An app to visualize your wardrobe usage
Together with ASKET, Filippa K, and Houdini Sportswear, RISE runs the Favorite Wardrobe project from 2022-to 2023 and aims to investigate how people use their wardrobes. The project will analyze how much and often different clothing categories are used during 100 days and apply demographic and economic perspectives to the data – all with the help of an app that we at Prototype have developed.
React • Next.js • Tailwind • Firestore • Python
The idea behind Favorite Wardrobe was inspired by, among other things, a Finnish consultant who tracked the use of all garments in his wardrobe for three years. RISE decided to copy the setup, together with three clothing companies that strive for sustainable consumption and circular models; Asket, Houdini Sportswear, and Filippa K. When RISE started looking for a tech partner to brainstorm platforms and costs with, they were recommended to reach out to Prototyp.
We were excited by RISE, the purpose of the project, the partner brands, and the fact that the project's output could lead to more significant efforts. This project is exactly where we want to be project-wise; experimental projects with a high level of technical creativity and a clear purpose to do things in new and better ways.
“As a consumer, I feel that I have poor control over how I use my wardrobe while, at the same time, trying to make smart choices when I buy clothes. I believe projects like this can increase awareness among both companies and consumers. I hope that can spark circular thinking in the industry and make individuals value their garments more.” - Jonna Karlsson Sellén, Tech Lead, Prototyp
The idea behind the project was straightforward from a technical perspective. Our initial task was to design a solution for printing QR codes that users could attach to their garments. Each QR code would contain a unique link where the user can register the use of specific garments. Each time the user uses the garment, it is scanned and “checked in,” along with the current date. For a garment’s first-time use, the user is redirected to a registration flow, where they can add data about the garment. In theory, a straightforward and user-friendly interaction flow.
The task that turned out to be the most time-consuming to solve was deciding how we should store the data and what data was necessary for the study. How do we build something simple that can be used easily by the study participants and at the same time provide the proper data foundation for those of us who are running the study?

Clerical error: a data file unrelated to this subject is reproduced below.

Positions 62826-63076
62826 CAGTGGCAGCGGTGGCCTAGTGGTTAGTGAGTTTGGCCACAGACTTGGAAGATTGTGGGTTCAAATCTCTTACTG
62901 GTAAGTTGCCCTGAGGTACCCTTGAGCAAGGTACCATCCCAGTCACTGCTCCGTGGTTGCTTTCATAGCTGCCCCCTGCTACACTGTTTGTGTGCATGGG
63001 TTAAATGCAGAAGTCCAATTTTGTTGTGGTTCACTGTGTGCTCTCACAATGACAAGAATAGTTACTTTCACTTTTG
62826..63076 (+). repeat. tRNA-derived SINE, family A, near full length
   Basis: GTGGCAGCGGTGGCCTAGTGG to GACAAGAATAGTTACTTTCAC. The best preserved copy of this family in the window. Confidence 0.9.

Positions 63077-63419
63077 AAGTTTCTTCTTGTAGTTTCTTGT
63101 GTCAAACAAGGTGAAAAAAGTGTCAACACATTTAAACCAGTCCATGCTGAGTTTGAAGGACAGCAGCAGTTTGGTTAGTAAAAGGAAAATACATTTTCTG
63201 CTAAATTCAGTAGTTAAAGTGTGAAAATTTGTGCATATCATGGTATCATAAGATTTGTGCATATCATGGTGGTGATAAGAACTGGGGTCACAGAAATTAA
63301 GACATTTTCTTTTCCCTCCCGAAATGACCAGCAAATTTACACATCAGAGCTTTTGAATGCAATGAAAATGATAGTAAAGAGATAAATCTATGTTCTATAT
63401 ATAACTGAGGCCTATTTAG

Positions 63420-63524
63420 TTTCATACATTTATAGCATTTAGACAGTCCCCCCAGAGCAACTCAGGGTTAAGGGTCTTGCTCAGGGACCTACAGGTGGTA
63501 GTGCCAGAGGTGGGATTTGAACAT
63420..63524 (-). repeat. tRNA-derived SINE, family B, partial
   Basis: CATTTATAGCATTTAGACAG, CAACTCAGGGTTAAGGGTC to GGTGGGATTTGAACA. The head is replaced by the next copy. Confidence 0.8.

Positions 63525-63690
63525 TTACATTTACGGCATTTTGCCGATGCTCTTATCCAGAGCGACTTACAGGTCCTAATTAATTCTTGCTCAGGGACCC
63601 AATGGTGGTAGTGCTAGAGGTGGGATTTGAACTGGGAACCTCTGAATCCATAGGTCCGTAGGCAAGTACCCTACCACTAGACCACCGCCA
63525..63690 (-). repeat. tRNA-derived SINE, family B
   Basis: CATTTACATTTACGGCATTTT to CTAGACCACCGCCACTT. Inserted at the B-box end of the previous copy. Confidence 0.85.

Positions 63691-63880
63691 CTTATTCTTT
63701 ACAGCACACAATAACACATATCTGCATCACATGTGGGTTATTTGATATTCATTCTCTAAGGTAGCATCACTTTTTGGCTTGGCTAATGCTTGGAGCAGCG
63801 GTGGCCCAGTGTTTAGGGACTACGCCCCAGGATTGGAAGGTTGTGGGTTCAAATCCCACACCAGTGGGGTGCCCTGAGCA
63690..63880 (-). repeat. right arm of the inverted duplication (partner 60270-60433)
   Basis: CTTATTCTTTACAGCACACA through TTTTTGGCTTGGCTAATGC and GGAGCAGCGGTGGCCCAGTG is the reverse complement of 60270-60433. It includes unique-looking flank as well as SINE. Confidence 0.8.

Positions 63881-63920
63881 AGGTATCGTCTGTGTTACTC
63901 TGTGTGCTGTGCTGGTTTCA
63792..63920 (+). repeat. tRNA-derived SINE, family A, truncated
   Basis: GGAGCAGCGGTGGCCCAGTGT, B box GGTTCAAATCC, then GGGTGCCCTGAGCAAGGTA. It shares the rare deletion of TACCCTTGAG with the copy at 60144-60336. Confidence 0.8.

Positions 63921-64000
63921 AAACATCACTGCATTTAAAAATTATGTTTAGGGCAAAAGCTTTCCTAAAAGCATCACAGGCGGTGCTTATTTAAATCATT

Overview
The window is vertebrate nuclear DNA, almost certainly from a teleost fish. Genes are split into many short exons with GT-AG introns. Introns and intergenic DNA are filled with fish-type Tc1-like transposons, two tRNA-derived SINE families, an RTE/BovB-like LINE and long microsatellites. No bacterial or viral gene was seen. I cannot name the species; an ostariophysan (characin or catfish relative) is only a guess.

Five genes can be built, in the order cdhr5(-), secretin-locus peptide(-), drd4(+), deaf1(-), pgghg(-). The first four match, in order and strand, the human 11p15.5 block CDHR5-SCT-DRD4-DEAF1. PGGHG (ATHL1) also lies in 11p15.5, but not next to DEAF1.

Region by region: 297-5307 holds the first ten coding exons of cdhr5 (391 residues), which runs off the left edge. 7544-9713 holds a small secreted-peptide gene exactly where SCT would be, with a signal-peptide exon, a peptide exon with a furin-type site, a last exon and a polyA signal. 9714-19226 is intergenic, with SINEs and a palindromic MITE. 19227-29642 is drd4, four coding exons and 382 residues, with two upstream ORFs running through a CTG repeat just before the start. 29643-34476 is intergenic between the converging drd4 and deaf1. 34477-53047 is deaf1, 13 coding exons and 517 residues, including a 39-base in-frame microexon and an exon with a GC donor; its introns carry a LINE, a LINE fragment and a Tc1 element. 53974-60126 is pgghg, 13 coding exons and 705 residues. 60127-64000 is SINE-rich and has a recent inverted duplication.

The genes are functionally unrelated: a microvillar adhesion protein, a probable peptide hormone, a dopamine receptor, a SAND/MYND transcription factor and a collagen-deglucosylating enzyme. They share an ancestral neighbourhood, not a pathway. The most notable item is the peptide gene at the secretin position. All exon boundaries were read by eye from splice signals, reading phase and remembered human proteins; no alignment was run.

Jonna Karlsson Sellén
Tech Lead, Prototyp
Balthazar Berling Kelpe
Sophie Pettersson Dahl
UX Designer, Osynlig
Project Lead, RISE
The biggest challenge with budgeted projects is to avoid working in waterfalls and go for a more agile mindset throughout the project. Ordering a solution with precise requirements is one thing, but building a good product is entirely different. So again, trusting the process is the key to success.
To make the project as efficient and agile as possible, we had several standups/week and short reconciliations/demos with the entire project team, including the clothing brands involved in the study.
About halfway into the project, we encountered our biggest challenge. The printed QR codes to be put on all garments did not meet the number of washes needed to reach a sufficient amount of data in the study. However, thanks to RISE’s dedication, innovative partners (the clothing brands), and the design agency Osynligt, we were able to develop an alternative solution together. We had just over a week to come up with a solution and chose to enable the use of unique links per user instead of per garment, with a modulation of the database and altered navigation in the app as a result.
The part that had to be iterated the most during the study was the form that the user filled in for each new garment registered in the app. The registration form had to be continuously adjusted to both what data we wanted to gather and usability.
We had to modify our database quite a lot during the project, but the results were good, and the handover to the data manager at RISE worked well.
After five months of iterations, the end product resulted in a flow where users receive a text message with their unique link every morning. The link takes the user to a start page where all registered garments are listed and categorized. Here, the user can either register new garments or check-in existing garments.
The study is still ongoing in the meantime. Prototyp supports by answering questions that arise in data extraction from the 365 participants. A month down the road, participation has remained very high in the study.
“Testing things sharply at an early stage is often a key issue in both business and research. Prototyp has an interesting way of working where they build good enough apps MVP:s in a very short time and at a fraction of what apps usually cost to build. They are also competent and easy to work with.”
One of the most fun aspects for us in this project was collaborating with RISE for the first time. Of course, we have prior experience working on research projects, but the unique thing here was the data, how we save the data, and we put a lot of emphasis on making the data part as good as possible.